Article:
Northern Gateway project called bad economics

NDP environment critic, on visit to Terrace, says project threatens local jobs

One of the strongest cases pipeline opponents can make against Enbridge’s Northern Gateway pipeline is an economic one, says NDP provincial environment critic Spencer Chandra Herbert, who stopped in Terrace this week during a brief tour of the northwest with Skeena NDP MLA Robin Austin.

“The local economy is stronger without the Enbridge pipeline and all of its risks,” Herbert said Wednesday in Terrace. “This area’s known as an incredible area for wilderness tourism, for fishing, for all of those kinds of things that have drawn people here and kept people here. You have to respect that economy rather than saying we’ll give you the equivalent of one or two McDonald’s in terms of jobs and risk all of that.”

This is the first time Herbert has been in Terrace since becoming his party’s environment critic following last May’s provincial election. The last time he was in town he was the NDP critic for the arts, culture and tourism.

Herbert, who is the MLA for Vancouver’s West End riding, said he’s not heard from anyone in the area who is in favour of Northern Gateway, which would see Alberta crude shipped via pipeline to a marine terminal at Kitimat for export overseas.

But he did acknowledge that certain supporters of the pipeline have become more vocal since a federal panel late last month recommended that the federal cabinet approve the project, subject to 209 conditions.

“I think people in Vancouver who work at a pipeline company are starting to be more vocal, but I think people up here will not see any real lasting jobs and will risk thousands of jobs, so the tradeoff doesn’t make sense,” Herbert said. “The government can claim it got elected on an economic mandate but no economy can support saying we’ll risk thousands upon thousands of jobs on your environmental health for a few part-time, short-term jobs. That’s bad economic math.”

And he criticized the provincial government’s response to the report.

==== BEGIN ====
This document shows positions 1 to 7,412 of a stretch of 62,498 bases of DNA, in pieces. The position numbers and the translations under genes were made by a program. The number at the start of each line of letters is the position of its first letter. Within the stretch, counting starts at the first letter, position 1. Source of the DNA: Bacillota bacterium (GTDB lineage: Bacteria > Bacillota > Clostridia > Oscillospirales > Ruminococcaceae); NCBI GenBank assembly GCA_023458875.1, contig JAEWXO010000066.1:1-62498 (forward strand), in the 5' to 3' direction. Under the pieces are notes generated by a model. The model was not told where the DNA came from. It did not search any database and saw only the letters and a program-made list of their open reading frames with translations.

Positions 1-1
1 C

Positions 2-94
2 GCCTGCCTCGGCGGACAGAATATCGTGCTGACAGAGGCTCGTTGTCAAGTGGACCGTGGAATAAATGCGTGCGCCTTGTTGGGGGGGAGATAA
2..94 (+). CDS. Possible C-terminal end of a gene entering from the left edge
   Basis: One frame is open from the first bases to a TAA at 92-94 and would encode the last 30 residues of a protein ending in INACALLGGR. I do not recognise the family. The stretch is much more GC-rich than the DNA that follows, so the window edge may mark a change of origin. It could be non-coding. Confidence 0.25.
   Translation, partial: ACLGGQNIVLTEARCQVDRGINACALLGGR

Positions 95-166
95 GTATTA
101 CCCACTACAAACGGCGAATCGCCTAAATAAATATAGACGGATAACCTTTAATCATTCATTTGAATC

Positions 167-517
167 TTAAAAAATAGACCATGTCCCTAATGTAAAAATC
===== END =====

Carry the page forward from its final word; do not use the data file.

“Before the [provincial] election the Liberals tried to show that they were opposed to Enbridge but they are now waffling,” he said. “The federal report came out and they didn’t say, ‘well we still say no,’ they said, ‘well let’s see what Stephen Harper decides.’”

The provincial government has outlined five conditions it says need to be met before it will consider approving the project, including a fair share of the economic benefits, world-leading spill prevention and response, and First Nations engagement.

In its formal submission to the federal review panel last year, the province said it was opposed, noting that an effective response to marine oil spills was not possible.


Just Posted

Police encourage reporting of suspicious events following reports involving children

Terrace RCMP are asking the public to report any suspicious adult interactions… Continue reading

Soup kitchen sees “groundswell of community support”

Donations toward looming tax bill push non-profit back in the black

College buys a yurt to boost student success

Round tent-like structure part of college instructional shift

Terrace husband and wife honoured for saving each other’s lives

BC Ambulance presented each a Vital Link Award for separate incidents of CPR

Council supports lobby for fair share of cannabis tax revenue

The City of Terrace is throwing its support behind a West Kelowna… Continue reading

REPLAY: B.C. this week in video

In case you missed it, here’s a look at replay-worthy highlights from across the province this week

Brother of B.C. teen killed by stray bullet says the death left a void

Alfred Wong, 15, was gunned down in Vancouver while on his way home from dinner with his family

Movie filmed in Castlegar B.C. opens Friday

Hollow in the Land starring Dianna Agron will be playing in select cinemas.

Cougar window shops at Banff grocery store

An RCMP officer spots a cougar outside an Alberta grocery store

Police fear fewer fentanyl imports don’t signal the end of the overdose crisis

RCMP say it’s just as likely that criminal are getting more clever

Coal dust escaping rail cars spurs B.C. petition

Local governments are on board with Shuswap resident’s request for better control of escaping particulate

Lawyers slam ‘de facto expulsion’ of student guilty of sexual interference

Calgary student guilty of sexual assault of a minor allowed to finish semester

B.C. NDP set to restructure union bargaining

School trustees to regain control over employer group

Most Read